Female sterilisation is an effective and permanent form of contraception. There is a very small failure rate. Sterilisation is only for people who have decided they do not want any children, or further children in the future. It is considered a permanent method of contraception. Reversal is a complicated operation which is not always successful. Reversal is not usually available on the NHS.
The tubes between the ovary and the womb (the Fallopian tubes) are cut or blocked with rings or clips. This stops the eggs which are released by the ovary from reaching the sperm.
The operation is usually done under general anaesthetic. For most women the operation is done with the help of a special telescope called a laparoscope. The laparoscope is inserted through a very small cut in your abdomen. It allows the surgeon to see what they are doing. Another small cut is then made to insert an instrument to apply clips or rings to your tubes. The clips or rings provide a block in the tubes and prevent egg meeting sperm. A larger cut may have to be made, and a more traditional operation done, in some women. This is more likely if you are overweight or have had previous operations.
A newer procedure is available in clinic under local anaesthetic. This is called hysteroscopic sterilisation. You will be awake and the doctor places an instrument in the vagina, similar to having a cervical screening test. A small camera and tube (hysteroscope) are then passed through the vagina and cervix. A very small implant (called a micro-insert) is placed into each Fallopian tube, using specialised narrow surgical instruments that are passed through the hysteroscope. The presence of the micro-inserts causes scar tissue to form in the Fallopian tubes. This eventually blocks them.
Around 5 women out of 1000 will become pregnant after sterilisation. (When no contraception is used, more than 800 out of 1000 sexually active women will become pregnant within one year.) Woman become pregnant because the tubes can, rarely, come back together again after being cut. If they were blocked, the clips can work their way off - even when they have been put on correctly.
Hysteroscopic sterilisation is as effective as laparoscopic sterilisation. The woman should use an additional form of contraception until the implants have been shown to be in the correct place. This is usually done by X-ray or ultrasound.
It is permanent and you (and your partner) don't have to think about contraception again.
As it is permanent, some people may regret having the operation in future years, particularly if their circumstances change.
Laparoscopic sterilisation is also not as easy to do, or as effective, as male sterilisation (vasectomy). There is a risk from the insertion of the laparoscope which is done 'blind'. This means the surgeon cannot see exactly where they are putting the instrument and it may damage things inside the abdomen. This sounds worrying, but the surgeon will take other precautions to try to avoid causing any harm and, in most cases, this does not happen.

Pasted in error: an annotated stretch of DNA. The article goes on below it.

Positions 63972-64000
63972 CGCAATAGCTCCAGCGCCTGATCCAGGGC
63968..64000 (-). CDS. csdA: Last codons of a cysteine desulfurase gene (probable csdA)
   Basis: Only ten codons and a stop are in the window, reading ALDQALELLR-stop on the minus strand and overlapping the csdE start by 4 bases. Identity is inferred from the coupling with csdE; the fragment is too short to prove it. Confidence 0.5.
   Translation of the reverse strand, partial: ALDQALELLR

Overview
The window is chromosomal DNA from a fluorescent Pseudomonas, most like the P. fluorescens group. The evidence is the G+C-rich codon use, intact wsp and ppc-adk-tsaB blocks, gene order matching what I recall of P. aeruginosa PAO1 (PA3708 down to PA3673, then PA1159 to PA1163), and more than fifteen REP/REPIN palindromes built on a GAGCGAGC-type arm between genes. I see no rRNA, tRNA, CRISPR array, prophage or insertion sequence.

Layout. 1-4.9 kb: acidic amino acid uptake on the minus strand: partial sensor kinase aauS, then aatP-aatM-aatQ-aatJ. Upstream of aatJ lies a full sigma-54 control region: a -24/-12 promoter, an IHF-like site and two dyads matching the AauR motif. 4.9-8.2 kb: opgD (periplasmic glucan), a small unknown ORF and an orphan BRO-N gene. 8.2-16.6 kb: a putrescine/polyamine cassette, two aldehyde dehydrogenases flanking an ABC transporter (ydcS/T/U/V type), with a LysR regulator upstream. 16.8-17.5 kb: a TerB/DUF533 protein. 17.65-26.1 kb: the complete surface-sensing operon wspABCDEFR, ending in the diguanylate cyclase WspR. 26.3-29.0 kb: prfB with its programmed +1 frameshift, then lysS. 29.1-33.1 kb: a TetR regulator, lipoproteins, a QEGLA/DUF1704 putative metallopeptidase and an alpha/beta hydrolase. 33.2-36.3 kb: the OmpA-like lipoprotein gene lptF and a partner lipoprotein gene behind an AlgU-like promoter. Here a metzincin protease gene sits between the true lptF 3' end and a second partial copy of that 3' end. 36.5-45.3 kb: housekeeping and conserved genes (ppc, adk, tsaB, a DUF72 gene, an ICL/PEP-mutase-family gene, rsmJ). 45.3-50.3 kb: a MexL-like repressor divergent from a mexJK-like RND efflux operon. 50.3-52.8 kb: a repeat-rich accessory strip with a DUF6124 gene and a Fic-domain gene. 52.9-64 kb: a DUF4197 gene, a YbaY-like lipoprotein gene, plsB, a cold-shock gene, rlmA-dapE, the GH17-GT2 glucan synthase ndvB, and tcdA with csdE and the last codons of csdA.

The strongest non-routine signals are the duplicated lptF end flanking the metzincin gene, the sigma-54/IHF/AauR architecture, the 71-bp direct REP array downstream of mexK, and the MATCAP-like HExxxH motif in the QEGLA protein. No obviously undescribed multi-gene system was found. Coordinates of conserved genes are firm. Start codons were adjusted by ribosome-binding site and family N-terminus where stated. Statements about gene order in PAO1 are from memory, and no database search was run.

As with any operation there is a risk of a wound infection and the slight risk from a general anaesthetic.
In hysteroscopic sterilisation there is no cut. The surgeon can also see what they are doing more easily. However, this is a newer procedure and quite fiddly. There may not be surgeons available yet at your local hospital who are trained to do this procedure.
Laparoscopic sterilisation should be done whilst you have your period. This means you will not have produced an egg yet. In this case the procedure is effective immediately.
Hysteroscopic sterilisation cannot be done during a period, as the blood blocks the surgeon's view. It is best done as soon after your period ends as possible. It can be done later if you are sure you are not pregnant. It should not be seen as being effective immediately. The consultant will need to check the microstents are in the correct place and working well. This may take up to 3 months. You should use additional contraception until you know that the microstents are in the correct place.
No. Sex may seem more enjoyable, as the worry of pregnancy and contraception is removed.
Don't consider having the operation unless you and your partner are sure you do not want children, or further children. It is wise not to make the decision at times of crisis or change - for example, after a new baby or termination of pregnancy. Don't make the decision if there are any major problems in your relationship with your partner. It will not solve any sexual problems.
Doctors normally like to be sure that both partners are happy with the decision before doing this permanent procedure. However, it is not a legal requirement to get your partner's permission. If you have any doubts and questions, make sure you discuss these with your doctor or practice nurse.
Have you considered the alternatives? Female sterilisation is not 100% effective. Other reversible methods of contraception are more effective, such as the intrauterine system (IUS), contraceptive implants and injections. Also, male sterilisation is easier to do and more effective.
Doctors and patients can use Decision Aids together to help choose the best course of action to take.Compare the options for Female Sterilisation.
Your GP and practice nurse are good sources of information if you have any queries.
The fpa (formerly the family planning association) also provides information and advice.
Helpline: England 0845 122 8690, Northern Ireland 0845 122 8687 or visit their website www.fpa.org.uk